2021年1月23日星期六

hemorrhoids diagnosis,Guidelines for the diagnosis and treatment of chronic constipation in my country (2005)

    The Gastrointestinal Dynamics Group of the Chinese Society of Digestion. With the changes in dietary structure and the influence of mental, psychological and social factors, constipation has seriously affected the quality of life of modern people; and in colon cancer, hepatic encephalopathy, breast disease, Alzheimer’s, etc. It plays an important role in the occurrence of diseases; constipation can lead to life accidents in acute myocardial infarction and cerebrovascular accidents; some constipation is closely related to anorectal diseases, such as hemorrhoids and anal fissures. Therefore, early prevention and reasonable treatment of constipation will greatly reduce the serious consequences and social burden of constipation.

    1   The necessity of establishing a constipation diagnosis and treatment process Considering that there are many patients who are clinically troubled by constipation, a clear diagnosis often requires a high cost, so it is extremely important to find an effective way to diagnose and treat constipation. The development of a simple, effective and operable constipation diagnosis and treatment process suitable for China's current situation in order to make more effective use of limited health resources will benefit the entire society.

    2  The cause, examination methods, diagnosis and treatment of constipation. Healthy people's bowel habits are mostly 1 to 2 d or 1 (1 to 2) d. The stools are mostly shaped or soft (such as Bristol types 4 and 5). A small number of healthy people have bowel movements up to 3 days, or 1 time 3 days, and the stools are half-shaped or hard sausage-like stools (such as Bristol types 6 and 3). Normal defecation requires intestinal contents to pass through each segment at a normal speed, reach the rectum in time, and stimulate the rectum and anus, causing defecation reflex, and the pelvic floor muscles coordinate activities during defecation to complete defecation. Failure of any of the above links may cause constipation. Therefore, it is necessary to understand the links, mechanisms and related etiology and incentives that cause constipation in patients with defecation failure in order to formulate a reasonable treatment plan.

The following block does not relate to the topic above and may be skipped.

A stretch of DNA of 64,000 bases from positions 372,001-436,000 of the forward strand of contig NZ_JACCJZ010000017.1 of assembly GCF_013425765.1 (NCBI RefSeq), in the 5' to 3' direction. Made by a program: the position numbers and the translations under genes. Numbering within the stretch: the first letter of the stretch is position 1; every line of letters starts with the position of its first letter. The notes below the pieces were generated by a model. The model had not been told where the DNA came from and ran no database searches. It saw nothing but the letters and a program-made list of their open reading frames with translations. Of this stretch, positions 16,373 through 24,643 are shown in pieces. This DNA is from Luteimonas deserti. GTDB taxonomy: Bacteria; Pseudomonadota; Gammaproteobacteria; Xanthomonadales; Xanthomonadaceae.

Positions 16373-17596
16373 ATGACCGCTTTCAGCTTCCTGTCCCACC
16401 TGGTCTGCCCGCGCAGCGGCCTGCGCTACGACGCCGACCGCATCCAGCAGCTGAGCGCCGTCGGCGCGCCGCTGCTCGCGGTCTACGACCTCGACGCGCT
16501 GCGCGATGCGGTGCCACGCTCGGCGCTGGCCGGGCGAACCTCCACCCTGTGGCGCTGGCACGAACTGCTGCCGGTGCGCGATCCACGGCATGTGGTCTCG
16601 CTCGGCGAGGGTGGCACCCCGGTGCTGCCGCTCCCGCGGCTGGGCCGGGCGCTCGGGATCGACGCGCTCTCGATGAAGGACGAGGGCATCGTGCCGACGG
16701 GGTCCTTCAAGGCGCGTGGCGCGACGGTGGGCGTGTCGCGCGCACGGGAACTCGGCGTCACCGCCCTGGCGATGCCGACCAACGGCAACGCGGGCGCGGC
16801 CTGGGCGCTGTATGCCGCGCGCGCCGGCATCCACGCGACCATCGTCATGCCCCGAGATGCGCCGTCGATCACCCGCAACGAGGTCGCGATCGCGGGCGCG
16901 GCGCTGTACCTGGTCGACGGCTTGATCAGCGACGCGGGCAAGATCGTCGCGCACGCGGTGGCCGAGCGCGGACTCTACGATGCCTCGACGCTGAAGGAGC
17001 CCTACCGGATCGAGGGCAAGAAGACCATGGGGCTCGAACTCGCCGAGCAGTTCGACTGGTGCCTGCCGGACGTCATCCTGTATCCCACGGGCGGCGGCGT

2.1 "Causes of chronic constipation" Chronic constipation has functional and organic causes. Organic causes can be caused by gastrointestinal diseases, systemic diseases involving the digestive tract, such as diabetes, scleroderma, and neurological diseases. The diseases and drugs that can cause constipation are: (1) Intestinal stenosis or obstruction caused by organic diseases of the bowel such as tumor, inflammation or other reasons; (2) Rectal and anal diseases: internal rectal prolapse, hemorrhoids, prerectal bulge (3) Endocrine or metabolic diseases: diabetic enteropathy, hypothyroidism, parathyroid disease, etc.; (4) Nervous system diseases: such as central brain Diseases, stroke, multiple sclerosis, spinal cord injury and peripheral neuropathy; (5) Intestinal smooth muscle or neuronal disease; (6) Colonic neuromuscular disease: pseudo intestinal obstruction, Hirschsprung's disease, giant rectum, etc.; ( 7) Neuropsychological disorders; (8) Drug factors: aluminum antacids, iron agents, opioids, antidepressants, anti-Parkinson's drugs, calcium channel antagonists, diuretics and antihistamines.

    2.2 "Examination methods and evaluation of chronic constipation" The diagnosis methods of chronic constipation include medical history, physical examination, related laboratory examinations, imaging examinations and special examination methods.